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    • 37 min
    Hark! The Herald Angels Sing

    Hark! The Herald Angels Sing

    The title track of the podcast is here! Even though “Hark! The Herald Angels Sing” was never meant to be a Christmas carol, it has proven one of the most popular in history. We’re exploring its soaring descants and hallmark harmonizations with conductor/composer Colin Britt. And we’re unpacking its many scriptural allusions with Laurie Brink, a Dominican sister and New Testament scholar. 
    Special thanks to the Choir of King’s College, Cambridge, the Ignatian Schola and One Hope Project, for allowing us to play parts of their recordings of “Hark! The Herald Angels Sing.”
    To support the production of “Hark!” and to access other great Advent reflections from America Magazine staff, please subscribe!
    Learn more about your ad choices. Visit megaphone.fm/adchoices

    • 39 min
    O Come, O Come, Emmanuel

    O Come, O Come, Emmanuel

    What would it mean to approach Advent with a sense of longing, rather than wanting or demanding? That’s the question posed by Roc O’Connor S.J., of the famed St. Louis Jesuits. And the Christmas carol that seems to best encapsulate this holy longing is “O Come, O Come Emmanuel.” It’s one of the oldest carols in circulation, with a text that dates back to the 8th century. To uncover the story of this ancient hymn, we’re joined by Cameron Upchurch, chapel organist and Director of Music at Holy Trinity Catholic Church in Braamfontein, Johannesburg.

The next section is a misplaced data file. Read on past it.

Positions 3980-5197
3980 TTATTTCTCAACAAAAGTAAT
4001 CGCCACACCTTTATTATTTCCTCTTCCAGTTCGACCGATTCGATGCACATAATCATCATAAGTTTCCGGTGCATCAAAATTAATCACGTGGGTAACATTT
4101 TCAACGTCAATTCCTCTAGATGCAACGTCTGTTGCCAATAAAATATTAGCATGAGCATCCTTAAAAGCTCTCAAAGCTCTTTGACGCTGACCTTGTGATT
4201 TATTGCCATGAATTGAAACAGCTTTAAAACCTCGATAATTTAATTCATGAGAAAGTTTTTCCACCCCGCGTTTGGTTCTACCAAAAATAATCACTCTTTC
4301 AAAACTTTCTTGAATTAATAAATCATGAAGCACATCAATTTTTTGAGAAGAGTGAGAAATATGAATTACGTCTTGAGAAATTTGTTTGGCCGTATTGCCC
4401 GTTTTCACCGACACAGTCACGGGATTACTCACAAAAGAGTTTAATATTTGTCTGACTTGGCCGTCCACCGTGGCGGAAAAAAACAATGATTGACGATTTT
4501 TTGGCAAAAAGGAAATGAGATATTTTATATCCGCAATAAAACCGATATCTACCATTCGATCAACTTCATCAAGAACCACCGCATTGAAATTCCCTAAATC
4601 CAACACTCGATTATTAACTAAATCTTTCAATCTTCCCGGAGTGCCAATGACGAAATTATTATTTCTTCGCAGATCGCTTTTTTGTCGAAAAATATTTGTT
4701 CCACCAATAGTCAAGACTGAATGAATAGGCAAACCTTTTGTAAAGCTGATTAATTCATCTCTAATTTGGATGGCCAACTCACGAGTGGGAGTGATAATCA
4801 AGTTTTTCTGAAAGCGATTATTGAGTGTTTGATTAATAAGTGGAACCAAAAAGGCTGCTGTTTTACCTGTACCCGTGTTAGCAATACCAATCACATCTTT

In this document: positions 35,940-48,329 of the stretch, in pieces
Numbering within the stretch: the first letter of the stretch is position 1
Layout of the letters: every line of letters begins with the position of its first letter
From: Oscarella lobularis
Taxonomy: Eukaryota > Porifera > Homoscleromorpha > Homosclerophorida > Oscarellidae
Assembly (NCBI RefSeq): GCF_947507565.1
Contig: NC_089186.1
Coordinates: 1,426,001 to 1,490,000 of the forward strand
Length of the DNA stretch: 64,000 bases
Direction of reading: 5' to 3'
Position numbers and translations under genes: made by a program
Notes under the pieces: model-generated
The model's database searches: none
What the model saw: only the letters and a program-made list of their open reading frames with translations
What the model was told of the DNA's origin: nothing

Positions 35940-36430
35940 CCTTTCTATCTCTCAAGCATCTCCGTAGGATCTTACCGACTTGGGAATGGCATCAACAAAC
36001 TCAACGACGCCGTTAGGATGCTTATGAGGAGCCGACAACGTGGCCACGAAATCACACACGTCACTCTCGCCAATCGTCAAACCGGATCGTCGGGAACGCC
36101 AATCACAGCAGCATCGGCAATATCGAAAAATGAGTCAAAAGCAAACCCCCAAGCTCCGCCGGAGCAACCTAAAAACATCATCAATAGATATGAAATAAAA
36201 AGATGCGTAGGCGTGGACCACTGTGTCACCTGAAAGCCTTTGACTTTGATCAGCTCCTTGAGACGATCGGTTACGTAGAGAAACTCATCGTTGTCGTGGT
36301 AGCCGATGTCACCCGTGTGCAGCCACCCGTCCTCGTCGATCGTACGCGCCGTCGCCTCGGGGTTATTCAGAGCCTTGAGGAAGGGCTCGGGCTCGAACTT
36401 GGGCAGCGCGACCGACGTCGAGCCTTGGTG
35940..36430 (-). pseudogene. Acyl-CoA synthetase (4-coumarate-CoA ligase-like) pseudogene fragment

Special thanks to the Ignatian Schola and to Salt of the Sound (and their record label Echoes Blue Music), for their recordings of “O Come, O Come, Emmanuel;” to Frank Tuson for providing instrumental accompaniment to the Schola; and to Cameron Upchurch, Frank Tuson and Ricardo da Silva for vocals on this episode.
     
    To support the production of “Hark!” and to access other great Advent reflections from America Magazine staff, please subscribe at americamagazine.org/subscribe.

    Learn more about your ad choices. Visit megaphone.fm/adchoices

    • 34 min
    The history of Christmas carols

    The history of Christmas carols

    On the first episode of Hark! we unwrap the history of Christmas carols in Europe and why so many of them are set in a haunting minor key. Host Maggi Van Dorn is joined by Rosie Pentreath, musician and music writer for Classic FM, and the founder/host of the OUTcast podcast.
    To support the production of Hark! and to access other great Advent reflections from America Magazine staff, please subscribe at americamagazine.org/subscribe.  
    Special thanks to Harpa Dei and Jim Bilodeau for providing some of the original music you heard in this episode. And to Frank Tuson for our theme music.
    Learn more about your ad choices. Visit megaphone.fm/adchoices

    • 22 min
    Hark! The stories of our favorite Christmas carols - AVAILABLE NOW

    Hark! The stories of our favorite Christmas carols - AVAILABLE NOW

    America Media presents “Hark!” a podcast on the meaning and the making of our most beloved Christmas carols and their time-honored traditions.
    Learn more about your ad choices. Visit megaphone.fm/adchoices

    • 2 min

Customer Reviews

4.9 out of 5
46 Ratings

46 Ratings

lynnora2 ,

Great history

I really liked these episodes- hopefully will get more!

amigosaq ,

A Christmas Present

I was born 85 years ago on Christmas Eve, and the sheer grace of that marks my life. As members of the Body of Christ, Christmas
Is, in a way, our common birthday! Thank you for this marvelous series— historically, musically, evocatively shimmering like a lovely Christmas scene. You’ve given the world an unforgettable gift. Thank you. Rose Marie Quilter rscj

Fuller319 ,

Beautiful

Hark is an amazing gift of Advent 2021. Thank you Maggie and Co.! It’s informative and scholarly,
while homey and reminiscent. I especially appreciate the inclusion of African American experiences, influences, and experiences. Where else, but America Media! You are a profound and heartfelt gift.